Hays said the “Secret Scan Partner Program” is a step in the right direction, as it makes it harder for attackers to find valid credentials. He says, however, that the initiative is not perfect. “It still leaves a void when people accidentally verify their own SSH keys, passwords, tokens or anything else sensitive,” he says. “It’s a lot harder to detect and manage because there aren’t any partner credential providers to ask questions like, ‘Is this real? Do you want to revoke it? Should either of us let the owner know? “”
Meanwhile, he advises developers to be aware of how they write and deploy their code. “One of the first things to do is add the correct settings to a .gitignore file,” he said. “This file tells Git and therefore GitHub.com which files should not be tracked and downloaded from the Internet.”
Some security startups are also trying to fill the void. GittyLeaks, SecretOps, gitLeaks and GitGuardian aim to offer a few more layers of protection for business users and independent professionals. Some detect leaked secrets within seconds, allowing developers and businesses to take immediate action. “We scan all of your code on your software throughout the development cycle, the Docker container, different types of data,” says Fourrier. “We find the secrets and try to revoke them.”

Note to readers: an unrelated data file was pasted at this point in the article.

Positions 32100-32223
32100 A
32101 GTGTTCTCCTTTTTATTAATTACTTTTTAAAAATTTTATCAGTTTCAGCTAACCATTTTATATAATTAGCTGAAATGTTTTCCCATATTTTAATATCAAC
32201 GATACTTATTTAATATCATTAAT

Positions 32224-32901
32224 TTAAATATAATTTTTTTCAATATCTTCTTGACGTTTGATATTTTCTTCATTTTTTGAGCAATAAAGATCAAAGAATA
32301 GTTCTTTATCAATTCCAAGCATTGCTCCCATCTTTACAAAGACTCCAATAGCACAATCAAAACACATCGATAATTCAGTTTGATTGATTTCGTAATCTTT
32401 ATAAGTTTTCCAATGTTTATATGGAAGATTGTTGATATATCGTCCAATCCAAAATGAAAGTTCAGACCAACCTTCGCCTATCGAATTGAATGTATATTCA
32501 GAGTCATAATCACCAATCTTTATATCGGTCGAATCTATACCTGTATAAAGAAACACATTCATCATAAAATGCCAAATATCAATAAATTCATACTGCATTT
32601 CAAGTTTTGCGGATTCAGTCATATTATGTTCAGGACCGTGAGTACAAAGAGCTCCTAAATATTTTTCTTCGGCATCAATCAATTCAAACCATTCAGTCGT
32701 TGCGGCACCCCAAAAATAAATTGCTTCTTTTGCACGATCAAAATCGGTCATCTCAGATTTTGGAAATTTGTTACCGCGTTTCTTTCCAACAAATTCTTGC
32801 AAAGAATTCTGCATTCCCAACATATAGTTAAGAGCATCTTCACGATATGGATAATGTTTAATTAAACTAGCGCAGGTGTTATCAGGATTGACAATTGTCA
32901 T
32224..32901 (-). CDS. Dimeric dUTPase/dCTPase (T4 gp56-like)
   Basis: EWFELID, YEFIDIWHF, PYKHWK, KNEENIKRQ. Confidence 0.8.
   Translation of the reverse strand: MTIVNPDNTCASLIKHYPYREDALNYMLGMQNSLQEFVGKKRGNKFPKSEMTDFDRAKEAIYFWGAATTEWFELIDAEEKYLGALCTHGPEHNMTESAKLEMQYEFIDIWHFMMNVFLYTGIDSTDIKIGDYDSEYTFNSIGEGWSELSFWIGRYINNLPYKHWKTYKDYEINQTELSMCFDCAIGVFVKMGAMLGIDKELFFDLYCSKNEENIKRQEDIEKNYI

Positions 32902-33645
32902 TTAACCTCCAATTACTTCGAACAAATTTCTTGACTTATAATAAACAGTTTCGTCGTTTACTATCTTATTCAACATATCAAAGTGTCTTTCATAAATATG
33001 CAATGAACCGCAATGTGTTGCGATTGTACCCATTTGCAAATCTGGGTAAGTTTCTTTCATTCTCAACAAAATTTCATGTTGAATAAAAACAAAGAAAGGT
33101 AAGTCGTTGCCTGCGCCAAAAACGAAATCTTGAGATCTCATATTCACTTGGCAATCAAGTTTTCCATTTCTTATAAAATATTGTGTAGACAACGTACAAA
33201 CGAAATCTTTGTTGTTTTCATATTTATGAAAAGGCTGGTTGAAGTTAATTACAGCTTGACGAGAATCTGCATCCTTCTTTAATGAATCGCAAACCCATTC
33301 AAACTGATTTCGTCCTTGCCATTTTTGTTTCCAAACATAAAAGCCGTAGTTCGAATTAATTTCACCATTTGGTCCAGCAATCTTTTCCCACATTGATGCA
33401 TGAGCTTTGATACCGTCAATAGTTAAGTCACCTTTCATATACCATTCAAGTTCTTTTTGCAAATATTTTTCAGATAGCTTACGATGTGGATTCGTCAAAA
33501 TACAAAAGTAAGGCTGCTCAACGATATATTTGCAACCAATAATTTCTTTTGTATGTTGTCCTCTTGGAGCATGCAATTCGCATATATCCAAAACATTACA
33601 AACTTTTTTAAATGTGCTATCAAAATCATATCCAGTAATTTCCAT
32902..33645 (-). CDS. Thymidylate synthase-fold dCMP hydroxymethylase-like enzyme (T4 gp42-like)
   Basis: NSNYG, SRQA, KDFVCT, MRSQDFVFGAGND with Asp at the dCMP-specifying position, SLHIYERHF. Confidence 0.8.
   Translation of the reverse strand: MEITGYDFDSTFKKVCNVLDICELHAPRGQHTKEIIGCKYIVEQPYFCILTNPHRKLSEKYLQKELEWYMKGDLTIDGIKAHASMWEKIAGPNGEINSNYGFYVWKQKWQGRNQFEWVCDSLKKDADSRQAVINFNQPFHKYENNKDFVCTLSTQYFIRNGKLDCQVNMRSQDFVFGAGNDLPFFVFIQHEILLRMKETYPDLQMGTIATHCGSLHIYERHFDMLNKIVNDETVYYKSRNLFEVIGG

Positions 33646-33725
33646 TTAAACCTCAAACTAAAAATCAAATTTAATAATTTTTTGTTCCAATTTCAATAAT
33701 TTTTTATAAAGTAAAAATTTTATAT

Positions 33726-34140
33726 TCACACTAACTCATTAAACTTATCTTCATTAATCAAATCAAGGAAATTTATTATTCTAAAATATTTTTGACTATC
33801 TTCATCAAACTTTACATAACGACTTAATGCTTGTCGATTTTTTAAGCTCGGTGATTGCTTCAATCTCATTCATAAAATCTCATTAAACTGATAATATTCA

Ideally, however, the best strategy is to keep secrets at all or to disclose as little as possible and awareness about this can help with that. “Training developers to write secure code and proactively stop bots is always better than playing around with leaked secrets,” Cirlig says.